For the original cell fusion assay performed (Table (Table1),1), CHO cells (effectors) were seeded into 96-well plates 18 h before transfection. Effectors were transfected with 30 ng of plasmid expressing gB and 20 ng each of plasmids expressing the T7 RNA polymerase, gD, gL, and either empty vector, WT gH, or mutant gH by using Lipofectamine 2000. In parallel, target cells were seeded into 6-well plates and transfected with 400 ng of plasmid carrying the firefly luciferase gene under the control of the T7 promoter and 1.8 μg empty vector with Lipofectamine 2000. After 2 h of transfection, cells were washed, and target cells were detached and overlaid onto effectors and coincubated for 10 h before lysis and quantification of luciferase signals as described elsewhere previously (26). For the fusion time course assay, effector and target cells were seeded into 6-well plates 18 h prior to transfection. Effector cells were transfected with 600 ng of plasmid containing gB and 400 ng each of plasmids containing T7 polymerase, gD, gL, and either empty vector, WT gH, or mutant gH. Target cells were transfected with 400 ng of plasmid containing luciferase and 1.8 μg of empty vector. After 4 h of transfection, cells were washed, detached, and overlaid as described elsewhere previously (26). After coincubation for the indicated times, cells were washed and lysed, and luciferase activity was measured as described above.
The viral complementation assay was done as described previously for the complementation of a gD-negative virus by WT gD and mutants (27) except that Vero cells were transfected with 1.0 μg of plasmid expressing WT or mutant gH and later infected with gH-negative mutant HSV-1 (30). Virus stocks were prepared, and titrations were performed on Vero-VgHC4 cells. A blue plaque assay was performed after 2 days of incubation at 37°C. Cells were fixed (2% paraformaldehyde [PFA] and 0.2% glutaraldehyde in phosphate-buffered saline [PBS]) and then permeabilized (2 mM MgCl2, 0.01% deoxycholate, 0.02% NP-40) for 5 min and washed twice. Ferricyanide (FeCN) buffer containing 0.5 mg X-gal (5-bromo-4-chloro-3-indolyl-β-d-galactopyranoside) per ml was added to cells and incubated about 1 h until blue plaques developed. Plaques were counted, using a dissection microscope.
For analysis of selected mutants, CHO cells seeded into 25-cm2 flasks were transfected with 5 μg each of plasmid expressing WT gL and either empty vector or a plasmid expressing WT gH or a gH mutant and 20 μl Lipofectamine 2000. After 4 h of transfection, cells were washed and incubated with serum-containing medium for 18 h. Cells were then washed with PBS, detached with versene, and counted. Cells were resuspended in 1 ml of lysis buffer (50 mM Tris [pH 8], 150 mM NaCl, 1% Nonidet P-40) containing protease inhibitor per 10 × 106 cells, mixed with sample buffer for SDS-PAGE, and boiled for 5 min. Samples were separated by electrophoresis on 4 to 20% gels, and immunoblots were performed by using rabbit anti-gH-gL antiserum R137 at a 1:10,000 dilution (31), which was kindly provided by Gary H. Cohen and Roselyn J. Eisenberg. For analysis of complemented virus, the supernatant was centrifuged at 48,000 × g for 1 h at 4°C over a 10% sucrose cushion. The pellet was dissolved in sample buffer and separated by SDS-PAGE on a 4 to 20% gel under reducing conditions. Western blot analysis was performed by using R137 at a 1:10,000 dilution and VP5 MAb (EastCoast Bio) at a 1:5,000 dilution.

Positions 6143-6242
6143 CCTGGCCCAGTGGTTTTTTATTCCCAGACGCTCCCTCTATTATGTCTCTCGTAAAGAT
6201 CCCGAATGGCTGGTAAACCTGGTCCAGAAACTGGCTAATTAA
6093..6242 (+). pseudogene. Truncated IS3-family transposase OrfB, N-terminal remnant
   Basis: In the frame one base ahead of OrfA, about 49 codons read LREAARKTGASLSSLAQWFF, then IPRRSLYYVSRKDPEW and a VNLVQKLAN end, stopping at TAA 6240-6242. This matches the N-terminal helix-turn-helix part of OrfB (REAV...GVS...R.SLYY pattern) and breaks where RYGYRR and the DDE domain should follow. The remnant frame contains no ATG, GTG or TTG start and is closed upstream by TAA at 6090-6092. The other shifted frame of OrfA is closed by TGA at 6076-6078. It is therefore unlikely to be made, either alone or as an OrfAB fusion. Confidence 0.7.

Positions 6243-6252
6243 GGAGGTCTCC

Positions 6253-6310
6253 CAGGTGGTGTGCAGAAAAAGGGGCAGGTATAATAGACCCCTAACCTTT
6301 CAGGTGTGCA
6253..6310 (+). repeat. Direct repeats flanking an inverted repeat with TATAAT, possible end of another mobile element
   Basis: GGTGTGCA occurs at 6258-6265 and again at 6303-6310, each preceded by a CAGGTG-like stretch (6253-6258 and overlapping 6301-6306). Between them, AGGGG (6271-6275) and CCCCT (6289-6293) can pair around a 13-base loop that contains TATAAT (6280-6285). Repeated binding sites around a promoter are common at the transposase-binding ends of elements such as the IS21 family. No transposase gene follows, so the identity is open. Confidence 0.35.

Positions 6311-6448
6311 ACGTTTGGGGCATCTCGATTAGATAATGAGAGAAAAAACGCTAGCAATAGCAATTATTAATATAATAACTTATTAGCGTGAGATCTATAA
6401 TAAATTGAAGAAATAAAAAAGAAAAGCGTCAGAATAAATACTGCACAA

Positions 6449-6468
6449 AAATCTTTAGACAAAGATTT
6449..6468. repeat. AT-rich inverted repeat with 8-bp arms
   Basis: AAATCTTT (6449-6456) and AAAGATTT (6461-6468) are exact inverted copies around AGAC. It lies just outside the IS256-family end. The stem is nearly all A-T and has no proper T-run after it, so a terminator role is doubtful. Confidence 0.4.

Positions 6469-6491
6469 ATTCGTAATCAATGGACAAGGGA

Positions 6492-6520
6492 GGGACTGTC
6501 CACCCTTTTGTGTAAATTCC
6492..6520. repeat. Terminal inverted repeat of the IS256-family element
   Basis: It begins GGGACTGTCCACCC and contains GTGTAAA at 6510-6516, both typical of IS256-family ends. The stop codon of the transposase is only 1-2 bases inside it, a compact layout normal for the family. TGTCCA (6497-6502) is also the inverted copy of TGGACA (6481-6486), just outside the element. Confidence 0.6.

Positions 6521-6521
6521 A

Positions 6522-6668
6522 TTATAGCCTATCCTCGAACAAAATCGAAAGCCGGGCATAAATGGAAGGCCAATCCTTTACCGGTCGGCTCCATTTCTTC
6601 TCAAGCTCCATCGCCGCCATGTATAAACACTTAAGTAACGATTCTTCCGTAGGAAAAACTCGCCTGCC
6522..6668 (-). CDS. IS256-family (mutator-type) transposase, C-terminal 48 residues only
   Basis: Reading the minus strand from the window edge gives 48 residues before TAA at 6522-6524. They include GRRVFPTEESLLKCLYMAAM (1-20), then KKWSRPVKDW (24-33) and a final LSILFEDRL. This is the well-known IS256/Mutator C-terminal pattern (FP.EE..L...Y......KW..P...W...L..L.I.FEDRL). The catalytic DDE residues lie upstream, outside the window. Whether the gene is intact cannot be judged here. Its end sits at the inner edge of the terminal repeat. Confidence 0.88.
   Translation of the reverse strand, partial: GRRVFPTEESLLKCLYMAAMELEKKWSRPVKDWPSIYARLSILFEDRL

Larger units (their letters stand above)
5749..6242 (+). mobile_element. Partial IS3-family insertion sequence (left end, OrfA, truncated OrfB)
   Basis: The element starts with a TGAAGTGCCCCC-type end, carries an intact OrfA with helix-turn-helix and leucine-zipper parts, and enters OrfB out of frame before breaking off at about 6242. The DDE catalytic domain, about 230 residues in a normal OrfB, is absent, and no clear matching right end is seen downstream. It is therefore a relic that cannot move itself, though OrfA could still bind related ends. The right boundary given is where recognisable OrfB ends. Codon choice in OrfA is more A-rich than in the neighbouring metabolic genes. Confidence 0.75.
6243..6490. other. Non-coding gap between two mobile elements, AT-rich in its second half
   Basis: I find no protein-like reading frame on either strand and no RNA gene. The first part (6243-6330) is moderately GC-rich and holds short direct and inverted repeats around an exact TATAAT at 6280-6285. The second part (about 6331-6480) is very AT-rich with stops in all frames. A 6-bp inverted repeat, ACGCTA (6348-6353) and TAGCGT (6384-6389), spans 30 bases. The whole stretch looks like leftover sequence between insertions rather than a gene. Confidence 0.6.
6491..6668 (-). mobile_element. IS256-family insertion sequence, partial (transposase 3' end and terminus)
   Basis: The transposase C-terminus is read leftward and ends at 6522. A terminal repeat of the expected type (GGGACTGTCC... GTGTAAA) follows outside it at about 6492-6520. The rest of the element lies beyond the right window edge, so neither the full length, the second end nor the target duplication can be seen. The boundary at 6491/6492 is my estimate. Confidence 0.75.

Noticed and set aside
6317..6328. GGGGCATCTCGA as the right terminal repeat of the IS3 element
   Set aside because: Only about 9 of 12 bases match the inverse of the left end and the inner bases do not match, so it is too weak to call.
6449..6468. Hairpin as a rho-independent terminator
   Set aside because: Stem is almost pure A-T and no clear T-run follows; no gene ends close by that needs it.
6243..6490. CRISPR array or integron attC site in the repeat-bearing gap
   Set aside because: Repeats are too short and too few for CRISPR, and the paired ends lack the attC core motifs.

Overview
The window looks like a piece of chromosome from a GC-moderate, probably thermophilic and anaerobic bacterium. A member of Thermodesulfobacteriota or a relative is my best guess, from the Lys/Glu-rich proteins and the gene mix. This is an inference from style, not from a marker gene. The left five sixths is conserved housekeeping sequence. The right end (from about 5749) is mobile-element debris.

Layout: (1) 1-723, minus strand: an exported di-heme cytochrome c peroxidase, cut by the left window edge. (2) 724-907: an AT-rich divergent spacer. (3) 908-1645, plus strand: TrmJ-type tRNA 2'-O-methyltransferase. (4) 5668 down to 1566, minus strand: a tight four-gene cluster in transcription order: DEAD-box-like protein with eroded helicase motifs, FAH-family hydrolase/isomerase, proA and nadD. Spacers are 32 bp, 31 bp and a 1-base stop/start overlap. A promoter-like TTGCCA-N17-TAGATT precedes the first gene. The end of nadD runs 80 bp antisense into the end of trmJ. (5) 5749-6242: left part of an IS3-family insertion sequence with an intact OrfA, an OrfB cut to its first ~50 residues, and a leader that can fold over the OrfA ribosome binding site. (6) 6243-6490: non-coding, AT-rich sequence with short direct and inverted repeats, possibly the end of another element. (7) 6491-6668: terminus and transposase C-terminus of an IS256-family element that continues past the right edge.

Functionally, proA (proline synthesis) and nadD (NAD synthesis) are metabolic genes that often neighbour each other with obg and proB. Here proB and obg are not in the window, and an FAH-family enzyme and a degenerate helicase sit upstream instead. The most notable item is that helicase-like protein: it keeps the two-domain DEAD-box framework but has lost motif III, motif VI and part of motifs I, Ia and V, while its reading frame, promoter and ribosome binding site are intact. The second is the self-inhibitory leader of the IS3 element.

The 22 linker-insertion gH mutants are listed in Table Table1,1, along with summary data for each mutant. The number and name of the amino acid 5′ of the 5-amino-acid insertion denote the position of each insertion. To assess expression levels of gH mutants on the cell surface, plasmids encoding each mutant were transfected into CHO cells along with plasmids encoding wild-type (WT) HSV-1 gD, gB, and gL. The transfected cells were incubated with two monoclonal antibodies against HSV-1 gH for the detection of gH by cell-based enzyme-linked immunosorbent assay (CELISA). One antibody (52S) recognizes gH regardless of the presence of gL, while the other (53S) is a conformational antibody that needs both gH and gL in order to bind. Figure Figure1A1A shows the locations of the mutants along a linear representation of gH and its proposed or predicted functional domains and levels of cell surface gH detected for each mutant as a percentage of WT gH expression.